Fisheries commission acts on Pacific Bluefin tuna, ignores the plight of other collapsing stocks
Apia, Samoa: The 38 member Western and Central Pacific Fisheries Commission (WCPFC) has once again taken minimal action to sustain the collapsing fish stocks in its care, with only the virtually collapsed Pacific Bluefin Tuna benefitting from management measures in line with scientific recommendations.
But even these measures to protect the stock – down to just four per cent of historic levels and dependent on a miniscule breeding stock – may not save the Bluefin as the WCPFC continues to fail to adopt adequate measures to protect Bluefin and other stocks under its charge.
"it shouldn't have required the near collapse of the stock before they took action"
"It’s great that the Commission adopted measures for the conservation of the Pacific Bluefin tuna based on the scientific recommendation, but it shouldn’t have required the near collapse of the stock before they took action”, said Bubba Cook, WWF´s Western Central Pacific Tuna Programme Manager.
“All of the ecologically important and economically lucrative tuna fisheries in the Western and Central Pacific are in decline.”
While catches of Pacific Bluefin tuna have been pegged to half those of 2002-2004 levels for juveniles under 30 kg and held to 2002-2004 levels for larger fish, the commission was unable to agree a long-term recovery plan. WWF believes the target for a 10-year plan should be to return stocks to 20 percent of previous levels.
Meanwhile, there was no change to clearly inadequate management measures for bigeye tuna, heavily over-exploited and now down to only 16 percent of historic populations.
“By ignoring the need for meaningful action on bigeye tuna, the Commission appears to have simply abdicated its responsibility to conserve and manage tuna in the region.” said Cook.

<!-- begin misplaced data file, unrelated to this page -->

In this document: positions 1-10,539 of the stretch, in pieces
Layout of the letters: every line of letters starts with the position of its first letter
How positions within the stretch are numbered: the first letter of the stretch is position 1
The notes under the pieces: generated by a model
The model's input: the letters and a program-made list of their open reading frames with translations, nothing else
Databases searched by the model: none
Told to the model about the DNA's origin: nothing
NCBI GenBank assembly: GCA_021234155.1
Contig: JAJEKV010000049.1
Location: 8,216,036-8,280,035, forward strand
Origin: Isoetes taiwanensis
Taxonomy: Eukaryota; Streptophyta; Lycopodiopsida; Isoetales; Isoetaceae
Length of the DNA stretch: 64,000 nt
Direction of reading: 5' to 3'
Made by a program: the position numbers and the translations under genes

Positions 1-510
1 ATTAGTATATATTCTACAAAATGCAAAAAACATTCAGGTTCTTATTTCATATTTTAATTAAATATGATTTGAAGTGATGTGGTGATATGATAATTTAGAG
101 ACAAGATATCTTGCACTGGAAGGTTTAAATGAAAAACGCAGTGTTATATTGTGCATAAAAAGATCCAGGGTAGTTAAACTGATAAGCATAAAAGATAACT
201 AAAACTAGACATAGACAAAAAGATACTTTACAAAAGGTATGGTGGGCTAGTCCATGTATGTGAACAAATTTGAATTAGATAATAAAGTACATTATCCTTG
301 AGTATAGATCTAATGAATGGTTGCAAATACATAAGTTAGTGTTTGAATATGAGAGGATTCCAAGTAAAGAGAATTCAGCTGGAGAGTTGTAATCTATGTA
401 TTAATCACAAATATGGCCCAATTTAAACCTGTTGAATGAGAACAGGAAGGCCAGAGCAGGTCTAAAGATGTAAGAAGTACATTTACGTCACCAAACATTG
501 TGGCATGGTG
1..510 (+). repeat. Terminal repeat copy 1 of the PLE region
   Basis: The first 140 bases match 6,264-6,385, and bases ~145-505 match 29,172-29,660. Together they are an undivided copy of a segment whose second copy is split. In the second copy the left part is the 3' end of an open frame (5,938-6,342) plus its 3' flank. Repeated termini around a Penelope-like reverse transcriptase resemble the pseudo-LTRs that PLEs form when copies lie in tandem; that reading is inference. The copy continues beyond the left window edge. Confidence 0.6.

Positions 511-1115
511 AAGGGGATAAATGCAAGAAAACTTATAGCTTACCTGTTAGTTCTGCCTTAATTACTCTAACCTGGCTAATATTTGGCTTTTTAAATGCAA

Many industry representatives were not satisfied with the outcome of the meeting: “Disappointment’ is an understatement. I feel that the WCPFC is failing as a process”, said Tima Tupou of the Pacific Islands Tuna Industry Association (PITIA).
At this year’s meeting, the Pacific Island nations also took a serious blow when some Commission members rejected a proposal to secure the future of the South Pacific albacore tuna stock.
Hundreds of subsidised vessels from Asia are devastating the albacore stock, which is driving the biological health of the stock down while undermining the economies of many of the Pacific Islands that are heavily dependent on the albacore fishery as well.
“Every year the Pacific Island nations engage in difficult negotiations in good faith and try to achieve agreement so that we can protect the resource that sustains our island communities.” said Marshall Islands Marine Resources Authority Director Glen Joseph. “Unfortunately, people agree verbally to what Pacific Island nations are asking, but in the end seem to vote against them.”
Even very simple proposals such as one introduced by the Parties to the Nauru Agreement (PNA) 3 to implement a conservative Target Reference Point in the skipjack tuna fishery, constituting one of the most basic and fundamental management measures for fisheries management, failed to reach agreement. “It doesn’t inspire much confidence in the process when even relatively simple, sensible decisions become a struggle.” said Cook.
Notes: The annual meeting of the Western and Central Pacific Fisheries Commission (WCPFC) was held in Apia, Samoa, from December 1-5.
The Parties to the Nauru Agreement (PNA) are eight Pacific Island countries that control the world’s largest sustainable tuna purse seine fishery supplying 50 percent of the world’s skipjack tuna (a popular tuna for canned products). They are Federated States of Micronesia, Kiribati, Marshall Islands, Nauru, Palau, Papua New Guinea, Solomon Islands, and Tuvalu.